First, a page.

I was very pleased to be asked to contribute a piece to the Journal of Digital Humanities. They wanted something that would expand on the discussion on this blog about the use of the phrase “archival silences,” which was itself a follow up on the discussion about the use of the word “archives.” In the course of writing it and responding to thoughtful feedback from wise friends, I decided to drop the archival silences angle and just tackle the use of the word “archives” head on. This certainly isn’t all that could be said about archives for a digital humanities audience, but it’s a start. The most important thing is for archivists to get actively involved in the digital humanities, particularly those people working in college and university settings. I’m a big believer in the potential work in the digital humanities has for bringing archival and special collections material to life. If you want to read something to get you inspired, look no further than “What Is Digital Humanities and What’s it Doing in the Library?” by Micah Vandegrift. I wish I had written something like that. But I took a different route. I wrote “Archives in Context and as Context.” I’m sure people will have opinions about it. I look forward to hearing them.

“Well done”: When context of records matters

I’m still working on the same writing assignment that sparked the recent discussion about provenance, and was reminded of a classic example of the value of context. A quick question on Twitter helped verify some the details I had forgotten. Some people seemed familiar with it and others didn’t so I thought it might make a useful blog post.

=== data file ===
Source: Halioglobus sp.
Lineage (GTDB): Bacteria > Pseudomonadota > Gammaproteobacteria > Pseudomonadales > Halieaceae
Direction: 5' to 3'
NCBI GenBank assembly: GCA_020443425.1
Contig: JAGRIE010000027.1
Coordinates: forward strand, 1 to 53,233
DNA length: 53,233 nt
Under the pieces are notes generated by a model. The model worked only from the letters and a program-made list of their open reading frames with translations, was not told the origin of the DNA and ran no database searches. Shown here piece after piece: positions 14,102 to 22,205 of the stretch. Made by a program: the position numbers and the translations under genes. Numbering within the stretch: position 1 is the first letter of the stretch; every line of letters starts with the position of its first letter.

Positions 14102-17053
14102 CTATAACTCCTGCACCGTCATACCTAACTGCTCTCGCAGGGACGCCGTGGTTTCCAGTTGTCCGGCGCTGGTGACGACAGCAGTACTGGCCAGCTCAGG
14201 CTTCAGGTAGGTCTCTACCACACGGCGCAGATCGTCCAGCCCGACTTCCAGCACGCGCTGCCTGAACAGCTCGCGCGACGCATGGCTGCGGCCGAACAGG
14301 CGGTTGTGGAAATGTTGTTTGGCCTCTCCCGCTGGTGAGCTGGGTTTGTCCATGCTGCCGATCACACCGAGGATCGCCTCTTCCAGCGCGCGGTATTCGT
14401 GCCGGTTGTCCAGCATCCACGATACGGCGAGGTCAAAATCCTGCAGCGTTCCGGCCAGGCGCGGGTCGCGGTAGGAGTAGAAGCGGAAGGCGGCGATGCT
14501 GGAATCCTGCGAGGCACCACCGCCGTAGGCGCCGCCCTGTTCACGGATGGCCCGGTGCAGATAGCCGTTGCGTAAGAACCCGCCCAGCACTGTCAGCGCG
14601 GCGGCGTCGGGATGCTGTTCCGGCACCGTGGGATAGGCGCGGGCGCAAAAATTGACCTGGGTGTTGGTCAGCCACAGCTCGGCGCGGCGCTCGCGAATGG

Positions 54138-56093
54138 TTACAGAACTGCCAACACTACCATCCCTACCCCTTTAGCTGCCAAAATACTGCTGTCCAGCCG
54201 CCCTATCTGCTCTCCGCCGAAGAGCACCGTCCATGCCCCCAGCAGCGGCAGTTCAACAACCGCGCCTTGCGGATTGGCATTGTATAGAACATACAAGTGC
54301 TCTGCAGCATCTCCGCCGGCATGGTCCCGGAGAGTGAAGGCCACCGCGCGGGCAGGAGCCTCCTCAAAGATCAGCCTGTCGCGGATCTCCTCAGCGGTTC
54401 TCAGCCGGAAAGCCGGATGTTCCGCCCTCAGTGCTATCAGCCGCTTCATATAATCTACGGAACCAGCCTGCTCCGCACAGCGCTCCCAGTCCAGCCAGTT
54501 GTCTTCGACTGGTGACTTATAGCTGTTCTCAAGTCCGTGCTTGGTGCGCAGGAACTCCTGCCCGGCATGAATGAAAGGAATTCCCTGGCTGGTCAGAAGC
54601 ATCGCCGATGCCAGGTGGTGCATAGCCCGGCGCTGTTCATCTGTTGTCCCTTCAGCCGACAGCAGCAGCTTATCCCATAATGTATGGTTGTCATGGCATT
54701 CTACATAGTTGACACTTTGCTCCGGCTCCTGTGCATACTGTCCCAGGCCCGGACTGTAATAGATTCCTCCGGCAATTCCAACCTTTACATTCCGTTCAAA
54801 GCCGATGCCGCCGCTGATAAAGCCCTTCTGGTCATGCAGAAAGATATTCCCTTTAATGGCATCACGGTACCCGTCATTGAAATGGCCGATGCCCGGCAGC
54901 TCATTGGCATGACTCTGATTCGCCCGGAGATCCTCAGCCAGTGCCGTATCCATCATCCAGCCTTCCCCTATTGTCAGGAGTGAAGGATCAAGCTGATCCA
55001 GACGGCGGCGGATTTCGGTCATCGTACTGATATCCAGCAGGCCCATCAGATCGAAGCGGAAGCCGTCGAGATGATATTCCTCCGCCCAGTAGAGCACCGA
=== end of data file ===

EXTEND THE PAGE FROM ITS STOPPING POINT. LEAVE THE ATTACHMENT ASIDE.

My recollection of the events from my classes with David Wallace at the University of Michigan were confirmed by this story from the New York Times site. This goes back to the days of the Iran-Contra hearings. In these hearings email from the PROFS system (the preservation of which was the subject of a famous lawsuit) was used as evidence against John Poindexter. As described in the NYT article, of particular interest was one email that simply said “well done.” Taken in context, this message was confirmation that Poindexter knew and approved of the actions Oliver North had taken to mislead a House Intelligence Committee. Taken out of context, it could mean anything.

I asked on Twitter if this really was an issue of the importance of the archival/records context or just historical context. In other words, if you knew the people involved, the timeline of what took place, and the timestamp of the email, wouldn’t you know what it referred to? After reflection, I think that is not the case. Perhaps someone with more knowledge of the PROFS system can correct me, but I believe that in these older systems messages were not threaded as they are now. (Correct?) So without being able to prove definitively that Poindexter was responding to a message with summary of North’s actions, you could not say with certainty what the “well done” referred to. In other words, without the context of the records in the conversation there is no evidence.

I’m sure some of the people reading this know more about the case than I do, so please correct my errors and share more detail. I was also looking for a good short summary of the records issues involved here, so if anyone knows of any useful sources for more information, please share them.